While fans deemed it “soaring” and Barack Obama himself tried to play down its importance, the senator’s speech Thursday in Berlin certainly had the visuals and big crowd—over 100,000—to support comparisons to JFK’s famous appearance in the iconic Cold War capital.
This is the moment when we must come together to save this planet. Let us resolve that we will not leave our children a world where the oceans rise and famine spreads and terrible storms devastate our lands. Let us resolve that all nations—including my own—will act with the same seriousness of purpose as has your nation, and reduce the carbon we send into our atmosphere. This is the moment to give our children back their future. This is the moment to stand as one.
And this is the moment when we must give hope to those left behind in a globalized world. We must remember that the Cold War born in this city was not a battle for land or treasure. Sixty years ago, the planes that flew over Berlin did not drop bombs; instead they delivered food, and coal, and candy to grateful children. And in that show of solidarity, those pilots won more than a military victory. They won hearts and minds; love and loyalty and trust—not just from the people in this city, but from all those who heard the story of what they did here.
Now the world will watch and remember what we do here—what we do with this moment. Will we extend our hand to the people in the forgotten corners of this world who yearn for lives marked by dignity and opportunity; by security and justice? Will we lift the child in Bangladesh from poverty, shelter the refugee in Chad, and banish the scourge of AIDS in our time?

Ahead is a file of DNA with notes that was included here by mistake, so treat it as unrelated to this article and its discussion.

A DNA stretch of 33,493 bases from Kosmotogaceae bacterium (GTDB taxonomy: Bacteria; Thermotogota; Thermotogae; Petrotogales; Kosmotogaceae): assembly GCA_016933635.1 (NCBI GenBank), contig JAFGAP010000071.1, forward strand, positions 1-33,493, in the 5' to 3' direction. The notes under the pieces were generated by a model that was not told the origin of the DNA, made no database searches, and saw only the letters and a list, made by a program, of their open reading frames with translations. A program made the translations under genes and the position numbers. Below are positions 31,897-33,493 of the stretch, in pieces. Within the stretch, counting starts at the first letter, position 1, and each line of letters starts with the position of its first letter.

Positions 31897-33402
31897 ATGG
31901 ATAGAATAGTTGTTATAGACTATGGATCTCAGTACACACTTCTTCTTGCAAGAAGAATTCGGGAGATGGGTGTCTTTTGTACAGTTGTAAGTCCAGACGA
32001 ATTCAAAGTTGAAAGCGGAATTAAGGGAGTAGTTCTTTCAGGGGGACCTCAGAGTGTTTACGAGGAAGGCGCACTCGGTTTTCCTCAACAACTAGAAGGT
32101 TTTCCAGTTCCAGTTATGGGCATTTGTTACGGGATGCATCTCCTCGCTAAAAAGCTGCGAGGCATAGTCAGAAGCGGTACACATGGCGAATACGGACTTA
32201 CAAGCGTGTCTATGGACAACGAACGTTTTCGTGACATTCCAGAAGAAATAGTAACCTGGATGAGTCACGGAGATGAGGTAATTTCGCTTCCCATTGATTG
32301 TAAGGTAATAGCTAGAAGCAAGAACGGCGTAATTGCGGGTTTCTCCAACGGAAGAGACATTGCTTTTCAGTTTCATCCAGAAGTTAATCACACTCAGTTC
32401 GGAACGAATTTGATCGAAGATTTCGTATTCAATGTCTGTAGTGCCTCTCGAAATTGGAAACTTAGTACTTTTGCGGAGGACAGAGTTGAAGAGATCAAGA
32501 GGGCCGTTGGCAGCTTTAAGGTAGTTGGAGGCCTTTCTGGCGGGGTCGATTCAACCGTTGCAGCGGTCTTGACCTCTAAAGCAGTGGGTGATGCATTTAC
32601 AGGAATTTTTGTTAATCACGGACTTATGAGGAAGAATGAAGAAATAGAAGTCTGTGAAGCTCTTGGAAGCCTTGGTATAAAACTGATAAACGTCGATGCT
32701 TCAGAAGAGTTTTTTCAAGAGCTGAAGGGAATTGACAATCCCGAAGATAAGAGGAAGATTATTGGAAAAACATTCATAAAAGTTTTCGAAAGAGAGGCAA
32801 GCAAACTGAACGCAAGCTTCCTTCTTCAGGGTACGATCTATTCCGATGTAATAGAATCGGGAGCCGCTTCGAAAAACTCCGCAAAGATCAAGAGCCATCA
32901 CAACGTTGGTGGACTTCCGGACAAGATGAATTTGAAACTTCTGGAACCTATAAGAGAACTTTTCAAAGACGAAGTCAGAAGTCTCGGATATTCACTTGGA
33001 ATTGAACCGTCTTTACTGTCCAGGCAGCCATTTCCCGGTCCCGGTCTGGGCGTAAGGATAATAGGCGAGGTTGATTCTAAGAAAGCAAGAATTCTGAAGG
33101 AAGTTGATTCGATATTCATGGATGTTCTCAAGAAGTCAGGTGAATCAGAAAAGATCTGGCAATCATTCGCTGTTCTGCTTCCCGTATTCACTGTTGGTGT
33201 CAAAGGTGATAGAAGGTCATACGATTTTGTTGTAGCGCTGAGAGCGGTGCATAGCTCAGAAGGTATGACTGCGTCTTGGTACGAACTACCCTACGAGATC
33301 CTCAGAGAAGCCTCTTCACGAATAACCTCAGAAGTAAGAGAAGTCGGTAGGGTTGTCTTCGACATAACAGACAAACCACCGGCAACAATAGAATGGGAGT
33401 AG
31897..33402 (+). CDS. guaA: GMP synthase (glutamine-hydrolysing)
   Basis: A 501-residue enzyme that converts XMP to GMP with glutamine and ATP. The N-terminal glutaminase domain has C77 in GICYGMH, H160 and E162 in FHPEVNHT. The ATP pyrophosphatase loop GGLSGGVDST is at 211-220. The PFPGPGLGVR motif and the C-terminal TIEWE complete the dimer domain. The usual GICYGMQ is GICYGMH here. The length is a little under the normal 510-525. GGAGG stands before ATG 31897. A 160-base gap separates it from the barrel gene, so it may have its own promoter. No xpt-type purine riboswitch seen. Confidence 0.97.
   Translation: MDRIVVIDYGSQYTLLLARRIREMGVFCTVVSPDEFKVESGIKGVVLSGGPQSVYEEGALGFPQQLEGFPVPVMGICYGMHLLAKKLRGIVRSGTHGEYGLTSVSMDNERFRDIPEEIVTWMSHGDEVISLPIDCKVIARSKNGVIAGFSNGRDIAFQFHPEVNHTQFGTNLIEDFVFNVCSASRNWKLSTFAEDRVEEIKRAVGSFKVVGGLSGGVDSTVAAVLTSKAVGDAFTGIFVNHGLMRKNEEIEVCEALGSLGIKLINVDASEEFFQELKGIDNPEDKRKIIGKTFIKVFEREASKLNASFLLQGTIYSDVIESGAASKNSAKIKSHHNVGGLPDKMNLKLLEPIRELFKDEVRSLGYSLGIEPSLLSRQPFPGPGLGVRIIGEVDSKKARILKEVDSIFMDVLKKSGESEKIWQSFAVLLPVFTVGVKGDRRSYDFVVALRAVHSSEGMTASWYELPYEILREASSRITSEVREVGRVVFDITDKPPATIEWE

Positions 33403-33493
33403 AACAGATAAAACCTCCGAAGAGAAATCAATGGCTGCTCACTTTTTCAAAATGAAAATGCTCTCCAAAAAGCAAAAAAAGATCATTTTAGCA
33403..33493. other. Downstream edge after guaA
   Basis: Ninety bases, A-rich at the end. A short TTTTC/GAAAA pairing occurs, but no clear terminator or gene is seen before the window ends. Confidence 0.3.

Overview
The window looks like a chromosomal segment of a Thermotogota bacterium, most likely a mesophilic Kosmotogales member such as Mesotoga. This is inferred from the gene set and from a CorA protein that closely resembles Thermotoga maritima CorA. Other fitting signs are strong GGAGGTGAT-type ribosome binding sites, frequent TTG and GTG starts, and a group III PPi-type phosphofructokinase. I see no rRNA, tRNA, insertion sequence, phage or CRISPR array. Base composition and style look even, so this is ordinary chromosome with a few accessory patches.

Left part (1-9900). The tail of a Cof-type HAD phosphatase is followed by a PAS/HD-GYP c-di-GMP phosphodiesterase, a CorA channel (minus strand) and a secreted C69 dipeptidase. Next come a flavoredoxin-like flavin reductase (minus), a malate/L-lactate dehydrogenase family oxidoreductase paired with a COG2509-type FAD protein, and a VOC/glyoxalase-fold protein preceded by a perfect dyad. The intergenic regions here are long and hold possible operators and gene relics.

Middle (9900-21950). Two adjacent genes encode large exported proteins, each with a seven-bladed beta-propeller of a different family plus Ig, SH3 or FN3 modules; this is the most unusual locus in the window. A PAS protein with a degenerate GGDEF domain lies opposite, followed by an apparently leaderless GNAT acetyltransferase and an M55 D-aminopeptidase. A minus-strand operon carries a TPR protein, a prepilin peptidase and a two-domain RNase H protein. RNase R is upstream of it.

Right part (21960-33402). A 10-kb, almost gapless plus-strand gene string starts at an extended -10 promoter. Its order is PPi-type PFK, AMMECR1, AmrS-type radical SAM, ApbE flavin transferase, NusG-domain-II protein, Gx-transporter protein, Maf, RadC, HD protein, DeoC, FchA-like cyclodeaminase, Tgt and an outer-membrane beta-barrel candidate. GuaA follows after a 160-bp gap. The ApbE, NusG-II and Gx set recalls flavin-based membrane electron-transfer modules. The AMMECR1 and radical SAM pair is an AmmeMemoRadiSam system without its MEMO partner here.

Will we stand for the human rights of the dissident in Burma, the blogger in Iran, or the voter in Zimbabwe? Will we give meaning to the words “never again” in Darfur?
Will we acknowledge that there is no more powerful example than the one each of our nations projects to the world? Will we reject torture and stand for the rule of law? Will we welcome immigrants from different lands, and shun discrimination against those who don’t look like us or worship like we do, and keep the promise of equality and opportunity for all of our people?
People of Berlin—people of the world—this is our moment. This is our time.
I know my country has not perfected itself. At times, we’ve struggled to keep the promise of liberty and equality for all of our people. We’ve made our share of mistakes, and there are times when our actions around the world have not lived up to our best intentions.
But I also know how much I love America. I know that for more than two centuries, we have strived—at great cost and great sacrifice—to form a more perfect union; to seek, with other nations, a more hopeful world. Our allegiance has never been to any particular tribe or kingdom—indeed, every language is spoken in our country; every culture has left its imprint on ours; every point of view is expressed in our public squares. What has always united us—what has always driven our people; what drew my father to America’s shores—is a set of ideals that speak to aspirations shared by all people: that we can live free from fear and free from want; that we can speak our minds and assemble with whomever we choose and worship as we please.